The media dubbed him the “Pedal Monster,” and Mike Heikes of Fergus Falls, has earned that title. The avid bicyclist has covered over 125,000 miles, including all 50 states and the bordering provinces of Canada. But that is only half the story. Mike is a brain injury survivor and is on a mission to tell his story so others won’t experience a similar fate. In the process, he has raised over $100,000 for charity. The story began in 1982 when Mike was 18 years old. He was riding with a friend at a high rate of speed when the vehicle flipped 100 feet in the air. They both had been drinking at the time. His friend received minor injuries, but Mike was not as lucky. “When they shaved my head to prepare for neurosurgery, the hospital staff saved my hair in case I had an open casket funeral.” The doctors had very little hope of their patient surviving. If he didn’t have brain surgery, he would probably be in a vegetative state, according to journals written at the time by Mike’s parents. The “Pedal Monster” proved them wrong. He spent six weeks at St. Luke’s hospital in Fargo, and nine weeks at the Sister Kenny Institute in Minneapolis. Due to fine surgeons, (one had operated on President John F. Kennedy in 1963 in Dallas), young Mike pulled through. This was the beginning of a “new normal” for the brain injured patient. Mike describes his new self in a book he wrote in 2009, ‘Finding Purpose … In Being A Brain Injury Survivor.’ He shares what it is like to suffer short-term memory loss and how it has affected his life. In 2007, another book on brain injury was written, “In An Instant”, by Bob Woodruff and his wife, Lee. A co-anchor for ABC’s World News Tonight, Woodruff suffered injury to his speech and language part of the brain in an explosion in Iraq while he was embedded with the military. Both men tell similar stories of being easily angered and rattling off a series of expletives after their brain surgery. They both tell of contacting pneumonia which nearly killed them. “I don’t remember this,” said Mike, “but they tell me I kicked a nurse and swore a lot. It upset my mother because she had never heard me talk that way.” After intensive therapy, Mike returned to Fergus Falls. His dream of attending college disappeared after the accident. Even though he had a 3.5 grade point average in high school, his short-term memory loss prevented him from achieving academic success. “I started working at a restaurant I worked at before my accident. I was promoted to prep cook, but was fired.” Then Mike became a “Mop Jockey.” His motto is “A clean toilet is a happy toilet.” He is presently employed at the New Beginnings Family Fitness Center in Fergus Falls. In a quote from his book, Mike states, “People forget how fast you do a job, but they remember how well you did it.” Shortly after his return from therapy in Minneapolis, Mike joined the Law Enforcement Explorer Program designed for young people interested in law enforcement. He soon learned that his short-term memory loss ran interference for him and law enforcement was not an option. He did, however, help in fingerprinting thousands of children for ID purposes. A short-term memory disability is often compensated by writing notes or step-by-step procedures on how a goal is accomplished. “I have notes all over the house,” said Mike. “My wife, Teresa, tolerates them. She is very understanding. I even have a coded system of marking my clothes in the closet as I can’t remember what I wear from day to day. I watch very little TV because when the commercials come on, I forget what the first half of the program was about. I have to write everything down.” Mike tries to keep a sense of humor about his disability. “I tried to put a refrigerator magnet to my head to see if the wires in my skull would connect, but they didn’t. Once I worked in a nursing home and enjoyed it because their short-term memory loss was almost the same as mine.” Mike is also proud of his 1,500 die cast Corvette collection, saying it is for sale to the highest bidder. The gratitude Mike feels for those who have helped him along his journey to “new normal” is huge. He has a great desire to give back to those who have helped him. So in June of 1997, he began a series of five transcontinental journeys on his 27 speed Trek 5500 bicycle. Journey #1 took him from San Fransico to Portsmouth, New Hampshire, a total of 3,752 miles. He raised $10,000 for the Sister Kenny Institute in Minneapolis, taking him 52 days. Journey #2 took 30 days from Los Angeles to Boston for a total of 3,400 miles. The April 1998 trip raised money for Fargo’s MeritCare Hospital’s Brain Injury Staff Education Fund. Journey #3 was from Aug.-Sept. 98 to raise money for the Lake Region Hospital in Fergus Falls. It was a 30-day trip from Canada to New Orleans. Journey #4 was from South Portland, Maine to Jacksonville Beach, Florida. The 22-day, 1,554 mile trip, took place in August and September 1999. Journey #5 completed the final eight of the lower 48 states. Mike raised $5,000 for the Brain Injury Association of Minnesota. Two separate trips to Hawaii (for the Kinship program) and Alaska (for Focus on the Family) completed the cyclist’s goal of riding in all 50 states. In his fund raising effort to promote safety for children riding bicycles, Mike created Helmets For Kids program. He has given away thousands of bike helmets to school children. He has raised close to $50,000 for his helmet fund. After completing his 50-state rides, Mike was married in August 2002 to Teresa Bjornlie of Fergus Falls. Teresa’ father, Lloyd, a retired Lutheran Bretheran pastor, assisted in the ceremony. The bicycle theme was part of their wedding service. The flower girls dropped bicycle pedals at their wedding rehersal. And waiting outside the church was a “bicycle built for two.” In 2002, Mike received “The Jefferson Award” which honors “Ordinary People Who Do Extraordinary Things Without Expectation or Reward.” He was one of 51 people chosen from 14,000 nominations across the nation. He was flown to Washington, D.C. where he met Laura Bush, John McCain, Hilary Clinton and many other political figures and well known celebrities. In the closing of his book, Mike tells what it was like to complete the book in over a three year time period. He tells how he would forget what he had already written a few minutes before. “Writing this book was like putting a giant puzzle together with some of the pieces missing and some of the pieces from different puzzles.” Mike’s book can be purchased in Fergus Falls at Victor Lundeen, The Promise Shop and the Fergus Falls Lake Region Hospital Gift Shop. If you want to contribute to Mike’s Helmets For Kids, order his book or arrange a speaking engagement, contact: Mike Heikes, 23071 County Highway 1, Fergus Falls, MN 56537, 1-218-736-6023 (before 7 p.m.).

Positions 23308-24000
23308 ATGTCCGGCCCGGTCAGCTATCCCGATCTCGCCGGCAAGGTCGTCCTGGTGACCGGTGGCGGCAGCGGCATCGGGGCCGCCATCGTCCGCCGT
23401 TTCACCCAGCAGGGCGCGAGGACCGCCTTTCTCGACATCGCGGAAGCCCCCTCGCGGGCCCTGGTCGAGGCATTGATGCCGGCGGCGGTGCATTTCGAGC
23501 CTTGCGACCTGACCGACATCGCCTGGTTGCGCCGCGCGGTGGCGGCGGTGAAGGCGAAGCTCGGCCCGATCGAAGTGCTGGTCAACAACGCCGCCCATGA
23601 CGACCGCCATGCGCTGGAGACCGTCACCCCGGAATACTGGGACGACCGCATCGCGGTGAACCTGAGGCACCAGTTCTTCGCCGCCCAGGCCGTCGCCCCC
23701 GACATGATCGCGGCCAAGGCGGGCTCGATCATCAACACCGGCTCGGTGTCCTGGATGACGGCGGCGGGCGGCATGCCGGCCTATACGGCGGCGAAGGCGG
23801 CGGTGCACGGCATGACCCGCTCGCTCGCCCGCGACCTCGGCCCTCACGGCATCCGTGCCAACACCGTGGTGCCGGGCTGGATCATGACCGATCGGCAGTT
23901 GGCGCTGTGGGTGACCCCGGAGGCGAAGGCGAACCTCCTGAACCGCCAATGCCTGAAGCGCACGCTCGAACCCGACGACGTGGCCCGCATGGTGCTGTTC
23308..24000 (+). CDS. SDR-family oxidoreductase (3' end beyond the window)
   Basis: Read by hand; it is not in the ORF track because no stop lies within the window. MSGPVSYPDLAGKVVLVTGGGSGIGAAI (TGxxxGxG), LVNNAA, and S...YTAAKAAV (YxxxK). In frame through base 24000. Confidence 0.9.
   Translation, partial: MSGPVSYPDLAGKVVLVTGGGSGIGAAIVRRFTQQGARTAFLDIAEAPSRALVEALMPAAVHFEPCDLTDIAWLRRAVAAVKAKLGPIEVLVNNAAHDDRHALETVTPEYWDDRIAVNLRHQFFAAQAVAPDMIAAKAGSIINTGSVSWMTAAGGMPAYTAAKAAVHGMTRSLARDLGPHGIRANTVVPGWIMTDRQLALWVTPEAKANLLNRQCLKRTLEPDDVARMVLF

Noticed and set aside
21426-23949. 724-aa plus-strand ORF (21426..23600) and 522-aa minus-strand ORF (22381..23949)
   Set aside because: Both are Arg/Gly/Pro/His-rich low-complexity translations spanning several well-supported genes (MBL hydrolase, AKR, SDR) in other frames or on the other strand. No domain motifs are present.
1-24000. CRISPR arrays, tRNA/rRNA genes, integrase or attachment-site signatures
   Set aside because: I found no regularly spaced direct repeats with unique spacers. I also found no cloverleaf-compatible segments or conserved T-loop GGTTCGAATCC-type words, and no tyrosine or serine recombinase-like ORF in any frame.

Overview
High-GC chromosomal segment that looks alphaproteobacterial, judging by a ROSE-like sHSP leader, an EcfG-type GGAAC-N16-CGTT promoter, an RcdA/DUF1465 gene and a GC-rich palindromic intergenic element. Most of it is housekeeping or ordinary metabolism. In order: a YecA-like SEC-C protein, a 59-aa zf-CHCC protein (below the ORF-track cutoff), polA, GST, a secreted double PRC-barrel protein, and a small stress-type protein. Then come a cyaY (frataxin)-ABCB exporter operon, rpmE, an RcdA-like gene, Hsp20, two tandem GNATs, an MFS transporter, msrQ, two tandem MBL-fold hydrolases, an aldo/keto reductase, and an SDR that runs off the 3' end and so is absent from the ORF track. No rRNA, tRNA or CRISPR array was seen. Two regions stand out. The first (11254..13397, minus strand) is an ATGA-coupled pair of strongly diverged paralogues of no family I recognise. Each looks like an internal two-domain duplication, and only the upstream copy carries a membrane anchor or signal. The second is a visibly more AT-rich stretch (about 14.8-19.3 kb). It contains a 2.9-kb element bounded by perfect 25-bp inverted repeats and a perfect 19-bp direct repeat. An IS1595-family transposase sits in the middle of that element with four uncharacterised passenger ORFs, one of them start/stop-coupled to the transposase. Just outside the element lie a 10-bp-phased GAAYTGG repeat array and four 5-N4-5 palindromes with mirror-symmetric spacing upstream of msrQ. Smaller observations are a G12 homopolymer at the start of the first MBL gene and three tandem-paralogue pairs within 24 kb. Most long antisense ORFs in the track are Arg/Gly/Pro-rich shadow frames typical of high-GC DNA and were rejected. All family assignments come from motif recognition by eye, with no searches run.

Brain injury couldn’t stop ‘Pedal Monster’